A unique project for dialogue on Indigenous environmental justice
What does environmental justice mean to Indigenous Peoples? How can it be achieved? These are two foundational questions being addressed by the Indigenous Environmental Justice (IEJ) project, a five-year initiative since 2015 by Osgoode and FES Professor Deborah McGregor that is funded by the Canada Research Chairs (CRC) program as well as by the Social Sciences & Humanities Research Council of Canada (SSHRC).
So what is environmental justice? By definition, it refers to the inequitable distribution of the costs and benefits of environmental degradation, such that people of colour, the marginalized and the poor tend to bear a significantly greater portion of the costs, while receiving relatively little in terms of any benefits. In Canada environmental (in)justice is a constant undercurrent for most (if not all) environmental challenges that Indigenous peoples face. The field of environmental justice studies, therefore, forms a critical theoretical and applied framework for addressing key environmental issues of concern to Indigenous peoples in Canada. “Research focused on Indigenous environmental justice (EJ) has not yet occurred in a substantive way in Canada” says McGregor. “If EJ studies are to benefit Indigenous communities, they must include the knowledge, principles and values already held and practiced by Indigenous peoples,” she adds.
The IEJ project is bolstered by a collective of York faculty and students — Dayna Scott from York’s Osgoode Hall Law School; FES graduate students Susan Chiblow, Jayce Chiblow, Dale Hamilton and Dali Carmichael; undergraduate students Abdeali Hatim Saherwala, Mika MacKinnon, Monica Shaffik, Ethan Persaud-Quiroz and Kim Tran, as well as collaborators from other universities, non-governmental and Indigenous community organizations.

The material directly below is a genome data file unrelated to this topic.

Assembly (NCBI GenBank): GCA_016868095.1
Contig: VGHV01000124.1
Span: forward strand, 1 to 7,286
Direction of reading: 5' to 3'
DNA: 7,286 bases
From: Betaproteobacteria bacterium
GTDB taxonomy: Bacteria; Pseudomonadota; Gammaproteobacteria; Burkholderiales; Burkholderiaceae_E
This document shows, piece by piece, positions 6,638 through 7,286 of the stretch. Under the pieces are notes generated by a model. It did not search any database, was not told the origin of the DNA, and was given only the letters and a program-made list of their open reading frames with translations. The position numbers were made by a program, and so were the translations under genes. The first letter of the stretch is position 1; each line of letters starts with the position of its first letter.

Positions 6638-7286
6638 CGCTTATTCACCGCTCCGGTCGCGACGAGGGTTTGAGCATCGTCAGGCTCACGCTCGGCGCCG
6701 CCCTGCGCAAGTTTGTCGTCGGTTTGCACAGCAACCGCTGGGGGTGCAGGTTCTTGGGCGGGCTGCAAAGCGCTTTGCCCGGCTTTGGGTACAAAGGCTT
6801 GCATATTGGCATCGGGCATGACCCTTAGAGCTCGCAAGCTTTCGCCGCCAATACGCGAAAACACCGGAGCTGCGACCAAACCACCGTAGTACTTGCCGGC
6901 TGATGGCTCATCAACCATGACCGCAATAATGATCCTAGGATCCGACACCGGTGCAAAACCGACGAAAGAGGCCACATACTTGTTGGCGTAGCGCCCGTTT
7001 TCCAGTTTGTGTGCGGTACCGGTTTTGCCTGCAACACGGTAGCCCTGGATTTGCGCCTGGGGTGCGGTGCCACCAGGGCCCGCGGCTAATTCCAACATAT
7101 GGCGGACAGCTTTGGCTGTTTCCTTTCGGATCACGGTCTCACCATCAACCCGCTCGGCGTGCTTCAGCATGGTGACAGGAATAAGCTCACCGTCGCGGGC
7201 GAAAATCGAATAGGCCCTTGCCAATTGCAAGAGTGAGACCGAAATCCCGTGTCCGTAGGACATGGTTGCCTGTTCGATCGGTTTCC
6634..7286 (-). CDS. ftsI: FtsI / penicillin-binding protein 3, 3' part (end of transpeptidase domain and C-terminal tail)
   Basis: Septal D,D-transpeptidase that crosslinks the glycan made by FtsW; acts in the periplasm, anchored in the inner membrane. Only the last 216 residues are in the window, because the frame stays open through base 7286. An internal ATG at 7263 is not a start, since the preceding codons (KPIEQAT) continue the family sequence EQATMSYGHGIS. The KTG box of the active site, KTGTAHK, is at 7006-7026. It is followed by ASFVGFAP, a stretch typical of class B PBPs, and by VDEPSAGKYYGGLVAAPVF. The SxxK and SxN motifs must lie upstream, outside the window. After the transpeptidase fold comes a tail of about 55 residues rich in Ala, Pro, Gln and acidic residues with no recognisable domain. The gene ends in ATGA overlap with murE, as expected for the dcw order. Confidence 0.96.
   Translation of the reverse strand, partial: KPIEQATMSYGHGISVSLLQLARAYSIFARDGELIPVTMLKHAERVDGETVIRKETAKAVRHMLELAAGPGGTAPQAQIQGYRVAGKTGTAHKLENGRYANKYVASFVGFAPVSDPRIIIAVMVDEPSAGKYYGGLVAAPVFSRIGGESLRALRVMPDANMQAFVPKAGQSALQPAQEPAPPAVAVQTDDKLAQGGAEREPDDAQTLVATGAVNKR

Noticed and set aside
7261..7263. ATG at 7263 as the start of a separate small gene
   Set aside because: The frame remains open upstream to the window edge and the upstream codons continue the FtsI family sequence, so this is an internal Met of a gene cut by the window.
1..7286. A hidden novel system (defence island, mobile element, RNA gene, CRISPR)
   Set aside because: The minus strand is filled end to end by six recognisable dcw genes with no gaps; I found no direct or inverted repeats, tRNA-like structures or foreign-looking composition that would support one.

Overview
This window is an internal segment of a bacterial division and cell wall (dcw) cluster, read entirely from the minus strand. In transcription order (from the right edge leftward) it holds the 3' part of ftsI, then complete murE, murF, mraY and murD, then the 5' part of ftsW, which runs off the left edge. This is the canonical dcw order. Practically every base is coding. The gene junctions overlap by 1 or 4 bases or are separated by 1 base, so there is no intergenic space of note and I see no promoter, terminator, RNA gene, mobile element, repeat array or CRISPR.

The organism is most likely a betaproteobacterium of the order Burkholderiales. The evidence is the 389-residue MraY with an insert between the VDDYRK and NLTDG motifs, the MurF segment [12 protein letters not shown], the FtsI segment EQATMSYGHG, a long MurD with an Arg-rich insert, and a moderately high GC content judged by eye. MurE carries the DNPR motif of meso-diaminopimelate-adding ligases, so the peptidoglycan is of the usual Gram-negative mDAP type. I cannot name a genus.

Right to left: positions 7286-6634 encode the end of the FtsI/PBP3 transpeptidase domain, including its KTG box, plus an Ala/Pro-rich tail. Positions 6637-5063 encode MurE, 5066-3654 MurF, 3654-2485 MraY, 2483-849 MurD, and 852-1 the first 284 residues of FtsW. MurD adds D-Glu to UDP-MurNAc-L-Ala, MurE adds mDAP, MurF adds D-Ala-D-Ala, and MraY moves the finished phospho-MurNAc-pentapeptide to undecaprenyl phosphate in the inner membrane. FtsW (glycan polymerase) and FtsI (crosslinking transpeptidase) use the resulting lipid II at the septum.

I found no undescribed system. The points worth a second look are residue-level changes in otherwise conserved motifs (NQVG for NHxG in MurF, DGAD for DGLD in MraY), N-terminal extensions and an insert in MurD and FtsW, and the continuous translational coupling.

“We hope that this project will be a key resource for community members, students, activists and scholars,” McGregor explains. The project offers support to communities currently fighting an environmental injustice, provides resources to teachers or schools interested in educating students about environmental justice, and creates a place for inclusive dialogue on how to move toward greater justice.
In May 2016, a Indigenous Environmental Justice (IEJ) Knowledge Sharing Symposium was held in which activists, Elders, artists, youth, academics and community members met to discuss the issue of environmental justice and which provided invaluable perspectives to the environmental justice issues and struggles they face and their hopes for change. During the same year up to 2017, a Speaker Series further explored the concept of environmental justice from the perspective of Indigenous women and youth. In the spirit of social justice, most of the IEJ events are live streamed for wider dissemination and knowledge mobilization. Public engagement and outreach activities were further carried out in 2018 (See IEJ Progress Report) and another IEJ research symposium held in November 2019. Activities for 2020 are already posted via the project’s social media channels on Facebook and Twitter.
Indeed, the project provides a variety of opportunities for dialogue, learning and exchange and organizes special events and symposia creating a forum to share ideas, knowledge and experiences to help people understand what environmental justice means. For further info on the project and their activities, visit their website at https://iejproject.info.yorku.ca/ and follow them on Twitter: @theIEJproject.